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New Connecticut incubator could spur job growth, business development


A $1.3 million business incubator is in the works, Democratic Gov. Ned Lamont said.

Lamont announced the anticipated approval from the Connecticut State Bond Commission for the Chamber of Commerce of Eastern Connecticut’s Thames River Innovation Center which will focus on job growth in the state.

The center, according to a release, will be located in New London and will give businesses and workers an innovation center and working space, in addition to the site being used for training, technical apprenticeships, and business development.

The State Bond Commission’s next meeting, according to the release, is March 31. The governor serves as chairman.

“The needs of businesses and our economy are constantly evolving and having a business incubator like the one being proposed in New London will provide workers throughout the region with a resource to build their skill sets and become matched with prospective employers,” Lamont said in the release. “By partnering with the Chamber of Commerce of Eastern Connecticut and its many members, we can help ensure that the region continues to grow with the needs of the business community.”

The center is being molded after other centers across the United States, including at UMass Dartmouth, the Berkshire Innovation Center, Foundry 66 in Norwich, the District in New Haven, CURE Innovation Commons in Groton, and the Westerly Education Center.

The goal for the center is to create 100 new jobs each year and launch more than 100 businesses over the next decade. It is anticipated that 20% of the businesses will be minority- and immigrant-owned.

“The center will focus on entrepreneurial training, technical apprenticeships, and business development, as well as advising entrepreneurs, including immigrants, of existing region and local permit requirements for forming a new company,” Tony Sheridan, president and CEO of the Chamber of Commerce of Eastern Connecticut, said in the release. “The governor made a commitment to work on revitalizing our inner cities and this project along with the states and private investment in the redevelopment of the state pier begins to address this commitment.”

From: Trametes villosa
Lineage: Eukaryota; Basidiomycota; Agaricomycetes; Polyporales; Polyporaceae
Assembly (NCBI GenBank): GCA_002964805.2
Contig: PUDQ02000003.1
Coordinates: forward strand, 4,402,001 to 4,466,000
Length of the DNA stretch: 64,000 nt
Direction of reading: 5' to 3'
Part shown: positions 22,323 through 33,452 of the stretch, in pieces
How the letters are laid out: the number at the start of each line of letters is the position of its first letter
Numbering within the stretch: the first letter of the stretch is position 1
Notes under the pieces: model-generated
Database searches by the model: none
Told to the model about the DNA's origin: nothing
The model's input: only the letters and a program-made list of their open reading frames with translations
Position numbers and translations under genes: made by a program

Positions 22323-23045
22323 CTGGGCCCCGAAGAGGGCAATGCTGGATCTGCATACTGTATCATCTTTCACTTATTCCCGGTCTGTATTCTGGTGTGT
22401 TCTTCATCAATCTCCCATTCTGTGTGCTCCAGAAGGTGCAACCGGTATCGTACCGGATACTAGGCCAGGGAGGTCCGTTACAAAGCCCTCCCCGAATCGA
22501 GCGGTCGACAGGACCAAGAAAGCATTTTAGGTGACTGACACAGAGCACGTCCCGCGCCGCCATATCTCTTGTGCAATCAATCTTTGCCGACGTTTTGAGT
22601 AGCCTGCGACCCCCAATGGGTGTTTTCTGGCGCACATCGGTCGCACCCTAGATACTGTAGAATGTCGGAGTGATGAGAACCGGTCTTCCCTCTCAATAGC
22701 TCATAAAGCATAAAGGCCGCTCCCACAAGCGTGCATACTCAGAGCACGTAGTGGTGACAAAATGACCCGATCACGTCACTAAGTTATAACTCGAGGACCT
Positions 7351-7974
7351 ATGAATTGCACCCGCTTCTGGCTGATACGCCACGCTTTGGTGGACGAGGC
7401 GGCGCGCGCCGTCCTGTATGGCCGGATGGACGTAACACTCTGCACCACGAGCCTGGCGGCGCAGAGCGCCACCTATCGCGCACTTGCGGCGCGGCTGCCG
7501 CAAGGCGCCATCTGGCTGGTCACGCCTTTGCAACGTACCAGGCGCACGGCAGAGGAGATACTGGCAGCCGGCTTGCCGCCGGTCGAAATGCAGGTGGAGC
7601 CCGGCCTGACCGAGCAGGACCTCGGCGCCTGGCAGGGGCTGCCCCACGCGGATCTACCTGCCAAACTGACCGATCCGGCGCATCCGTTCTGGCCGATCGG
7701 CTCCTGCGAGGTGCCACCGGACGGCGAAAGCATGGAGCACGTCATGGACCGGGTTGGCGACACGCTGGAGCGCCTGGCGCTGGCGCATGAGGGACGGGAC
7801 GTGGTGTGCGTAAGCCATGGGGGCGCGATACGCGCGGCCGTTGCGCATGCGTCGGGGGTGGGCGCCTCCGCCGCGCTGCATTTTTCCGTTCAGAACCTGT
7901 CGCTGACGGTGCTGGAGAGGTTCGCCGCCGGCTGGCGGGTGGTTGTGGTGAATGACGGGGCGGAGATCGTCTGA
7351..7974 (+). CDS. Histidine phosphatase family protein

The center will be in enterprise and federal opportunity zones near the downtown area in New London. The site was chosen for being accessible to public transportation, parking is available, and is near some of the area’s largest employers.

The financial aspect of the center will be handled by the Chamber of Commerce’s board of directors, who will also manage the center. The chamber office will be moved to the location and serve as the anchor tenant of the complex.

Training at the center will be conducted in 10-week programs aimed at emerging entrepreneurs to form their business ideas to gain a better understanding of how to get the idea off the ground. There will also be a four-month accelerator program for mentorship, guidance, resources, and assistance for the first two years for a new business.

The Eastern Connecticut Workforce Investment Board will assist the facility with support services for military retirees by matching their skillsets with prospective employers. In addition, it will be a hot spot for blue tech careers in the area.

This article was originally posted on New Connecticut incubator could spur job growth, business development

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